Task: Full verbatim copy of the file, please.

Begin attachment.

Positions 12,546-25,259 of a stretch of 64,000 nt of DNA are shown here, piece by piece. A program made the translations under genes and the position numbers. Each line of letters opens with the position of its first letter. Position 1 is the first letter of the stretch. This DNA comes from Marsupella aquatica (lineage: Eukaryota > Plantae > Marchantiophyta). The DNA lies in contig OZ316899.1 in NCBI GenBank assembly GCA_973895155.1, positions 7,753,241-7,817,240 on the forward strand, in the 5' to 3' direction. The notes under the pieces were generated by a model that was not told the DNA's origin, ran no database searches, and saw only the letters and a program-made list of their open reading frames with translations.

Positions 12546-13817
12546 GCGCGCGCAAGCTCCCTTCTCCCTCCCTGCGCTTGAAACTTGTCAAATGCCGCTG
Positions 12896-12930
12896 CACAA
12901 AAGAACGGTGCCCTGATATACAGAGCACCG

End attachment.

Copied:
Positions 12,546-25,259 of a stretch of 64,000 nt of DNA are shown here, piece by piece. A program made the translations under genes and the position numbers. Each line of letters opens with the position of its first letter. Position 1 is the first letter of the stretch. This DNA comes from Marsupella aquatica (lineage: Eukaryota > Plantae > Marchantiophyta). The DNA lies in contig OZ316899.1 in NCBI GenBank assembly GCA_973895155.1, positions 7,753,241-7,817,240 on the forward strand, in the 5' to 3' direction. The notes under the pieces were generated by a model that was not told the DNA's origin, ran no database searches, and saw only the letters and a program-made list of their open reading frames with translations.

Positions 12546-13817
12546 GCGCGCGCAAGCTCCCTTCTCCCTCCCTGCGCTTGAAACTTGTCAAATGCCGCTG
Positions 12896-12930
12896 CACAA
12901 AAGAACGGTGCCCTGATATACAGAGCACCG